From a public health perspective, mental health in parents and children can be promoted through population-based dissemination of parenting and family support interventions. However, it is critical that service providers who are acquiring evidence-based parenting interventions complete the training regimen to optimize dissemination and impact. This article examines training completion and its relationship to individual service provider characteristics, barriers to program use and subsequent implementation of an evidence-based program, the Triple P - Positive Parenting Program. In this study, 83.7% of the service providers completed the two-part training. Individual-level variables did not predict training completion. Service providers from diverse backgrounds ...


It Must Be Awful For Them: Perspective And Task Context Affects Ratings For Health Conditions, Heather P. Lacey, Angela Fagerlin, George Loewenstein, Dylan M. Smith, Jason Riis, Peter A. Ubel Nov 2006

It Must Be Awful For Them: Perspective And Task Context Affects Ratings For Health Conditions, Heather P. Lacey, Angela Fagerlin, George Loewenstein, Dylan M. Smith, Jason Riis, Peter A. Ubel

Marketing Papers

When survey respondents rate the quality of life (QoL) associated with a health condition, they must not only evaluate the health condition itself, but must also interpret the meaning of the rating scale in order to assign a specific value. The way that respondents approach this task depends on subjective interpretations, resulting in inconsistent results across populations and tasks. In particular, patients and non-patients often give very different ratings to health conditions, a discrepancy that raises questions about the objectivity of either groups' evaluations. In this study, we found that the perspective of the raters (i.e., their own current ...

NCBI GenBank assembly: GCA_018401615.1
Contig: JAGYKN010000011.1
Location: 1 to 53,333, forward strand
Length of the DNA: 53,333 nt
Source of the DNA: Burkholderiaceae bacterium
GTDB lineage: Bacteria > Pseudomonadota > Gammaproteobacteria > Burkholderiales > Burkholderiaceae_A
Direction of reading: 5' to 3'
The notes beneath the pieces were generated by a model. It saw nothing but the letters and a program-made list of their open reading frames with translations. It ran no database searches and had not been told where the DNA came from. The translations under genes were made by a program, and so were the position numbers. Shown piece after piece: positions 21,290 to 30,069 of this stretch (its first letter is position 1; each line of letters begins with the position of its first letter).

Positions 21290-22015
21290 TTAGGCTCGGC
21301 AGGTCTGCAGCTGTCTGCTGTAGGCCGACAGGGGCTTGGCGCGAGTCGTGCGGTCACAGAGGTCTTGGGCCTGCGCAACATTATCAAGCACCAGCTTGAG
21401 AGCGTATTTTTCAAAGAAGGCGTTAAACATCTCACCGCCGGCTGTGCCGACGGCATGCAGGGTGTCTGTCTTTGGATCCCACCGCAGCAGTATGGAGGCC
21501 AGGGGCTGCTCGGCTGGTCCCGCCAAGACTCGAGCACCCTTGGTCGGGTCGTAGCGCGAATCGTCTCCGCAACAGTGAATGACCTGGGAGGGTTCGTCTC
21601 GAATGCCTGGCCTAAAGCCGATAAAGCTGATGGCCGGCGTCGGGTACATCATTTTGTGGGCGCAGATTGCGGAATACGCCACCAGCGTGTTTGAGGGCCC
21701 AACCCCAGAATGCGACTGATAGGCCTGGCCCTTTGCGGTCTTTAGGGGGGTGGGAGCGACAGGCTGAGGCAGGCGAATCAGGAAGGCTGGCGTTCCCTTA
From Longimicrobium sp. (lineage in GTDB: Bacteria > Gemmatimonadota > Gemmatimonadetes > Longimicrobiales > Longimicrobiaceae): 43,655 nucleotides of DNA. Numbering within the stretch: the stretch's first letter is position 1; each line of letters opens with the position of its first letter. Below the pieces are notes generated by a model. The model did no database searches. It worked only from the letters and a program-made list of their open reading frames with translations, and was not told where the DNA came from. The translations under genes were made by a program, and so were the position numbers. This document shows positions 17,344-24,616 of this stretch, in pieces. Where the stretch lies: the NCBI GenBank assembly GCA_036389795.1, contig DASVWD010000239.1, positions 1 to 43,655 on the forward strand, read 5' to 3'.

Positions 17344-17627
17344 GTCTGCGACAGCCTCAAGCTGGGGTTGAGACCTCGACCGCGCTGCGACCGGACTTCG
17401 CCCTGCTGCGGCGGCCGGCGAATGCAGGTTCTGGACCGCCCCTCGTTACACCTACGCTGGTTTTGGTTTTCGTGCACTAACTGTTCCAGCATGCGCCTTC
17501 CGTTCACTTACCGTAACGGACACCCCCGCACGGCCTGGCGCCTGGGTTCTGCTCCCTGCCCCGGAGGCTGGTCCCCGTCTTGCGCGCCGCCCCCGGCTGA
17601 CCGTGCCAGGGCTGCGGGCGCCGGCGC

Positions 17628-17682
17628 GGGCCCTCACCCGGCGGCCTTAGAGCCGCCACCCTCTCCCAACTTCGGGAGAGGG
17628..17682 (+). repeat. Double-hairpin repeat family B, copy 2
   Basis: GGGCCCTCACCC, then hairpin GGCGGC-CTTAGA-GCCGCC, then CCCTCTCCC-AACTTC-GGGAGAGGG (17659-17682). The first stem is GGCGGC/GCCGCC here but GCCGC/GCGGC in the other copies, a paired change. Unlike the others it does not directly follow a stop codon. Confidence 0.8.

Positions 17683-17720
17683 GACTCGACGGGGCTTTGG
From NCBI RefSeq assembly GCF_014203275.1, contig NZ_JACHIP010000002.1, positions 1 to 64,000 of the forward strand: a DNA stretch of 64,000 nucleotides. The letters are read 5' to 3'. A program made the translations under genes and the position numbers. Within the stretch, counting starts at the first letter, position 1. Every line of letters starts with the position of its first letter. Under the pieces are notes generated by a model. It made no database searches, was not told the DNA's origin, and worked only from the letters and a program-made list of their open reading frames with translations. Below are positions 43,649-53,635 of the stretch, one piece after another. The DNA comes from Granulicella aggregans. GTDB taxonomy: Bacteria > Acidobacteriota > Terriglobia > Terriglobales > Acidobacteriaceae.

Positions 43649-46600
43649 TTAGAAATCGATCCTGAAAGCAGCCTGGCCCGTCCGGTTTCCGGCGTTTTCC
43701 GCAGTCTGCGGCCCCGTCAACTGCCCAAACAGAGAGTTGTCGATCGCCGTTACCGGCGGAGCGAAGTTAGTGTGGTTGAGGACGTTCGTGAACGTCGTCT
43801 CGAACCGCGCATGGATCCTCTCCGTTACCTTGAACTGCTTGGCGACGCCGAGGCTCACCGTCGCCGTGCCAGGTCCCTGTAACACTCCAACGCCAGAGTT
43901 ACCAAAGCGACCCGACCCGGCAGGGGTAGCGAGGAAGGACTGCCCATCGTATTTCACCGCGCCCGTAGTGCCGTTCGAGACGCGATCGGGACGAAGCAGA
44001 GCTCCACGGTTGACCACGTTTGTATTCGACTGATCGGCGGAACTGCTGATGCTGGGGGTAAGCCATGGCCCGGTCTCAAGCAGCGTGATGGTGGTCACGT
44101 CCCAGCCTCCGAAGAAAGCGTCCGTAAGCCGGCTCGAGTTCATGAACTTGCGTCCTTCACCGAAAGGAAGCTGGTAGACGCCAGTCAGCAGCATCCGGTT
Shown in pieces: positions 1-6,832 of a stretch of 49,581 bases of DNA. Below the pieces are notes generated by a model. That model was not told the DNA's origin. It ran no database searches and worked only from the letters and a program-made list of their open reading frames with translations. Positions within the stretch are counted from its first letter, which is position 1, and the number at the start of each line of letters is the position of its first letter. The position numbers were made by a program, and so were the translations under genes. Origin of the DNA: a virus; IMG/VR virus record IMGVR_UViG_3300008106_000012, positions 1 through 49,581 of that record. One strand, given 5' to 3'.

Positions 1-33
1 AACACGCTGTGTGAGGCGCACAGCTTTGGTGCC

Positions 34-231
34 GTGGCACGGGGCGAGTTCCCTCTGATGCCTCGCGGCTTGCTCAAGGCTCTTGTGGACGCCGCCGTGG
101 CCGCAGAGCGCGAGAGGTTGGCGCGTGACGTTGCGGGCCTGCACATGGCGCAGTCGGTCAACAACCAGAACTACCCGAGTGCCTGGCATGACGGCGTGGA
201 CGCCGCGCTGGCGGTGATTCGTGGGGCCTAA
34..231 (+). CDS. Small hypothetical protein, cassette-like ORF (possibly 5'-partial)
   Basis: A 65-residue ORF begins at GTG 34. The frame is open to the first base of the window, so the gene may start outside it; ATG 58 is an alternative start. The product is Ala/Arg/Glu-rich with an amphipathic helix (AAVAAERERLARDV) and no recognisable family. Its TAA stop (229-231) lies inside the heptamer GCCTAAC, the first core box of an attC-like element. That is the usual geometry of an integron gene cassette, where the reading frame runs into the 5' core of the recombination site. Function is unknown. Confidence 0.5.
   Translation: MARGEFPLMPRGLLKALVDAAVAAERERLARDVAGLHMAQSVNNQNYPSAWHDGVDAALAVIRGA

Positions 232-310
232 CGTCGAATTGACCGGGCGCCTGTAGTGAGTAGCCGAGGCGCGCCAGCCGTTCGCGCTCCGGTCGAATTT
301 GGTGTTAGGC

Drinking Game Participation Among College Students: Gender And Ethnic Implications, Eric R. Pedersen, Joseph W. Labrie Nov 2006

Drinking Game Participation Among College Students: Gender And Ethnic Implications, Eric R. Pedersen, Joseph W. Labrie

Heads Up!

Participation in drinking games by college students has recently sparked research attention. While previous research indicates that women play drinking games at lower frequencies than men, the current study reveals that college women may be playing games at rates similar to college men. In a sample of 105 coed college students, participants completed a 3-month Timeline Followback recording every drinking event and quantity consumed. They then were prompted to identify which drinking events involved drinking games and how much alcohol was consumed during game playing. Both men and women engaged in drinking games at similar rates and consumed more drinks ...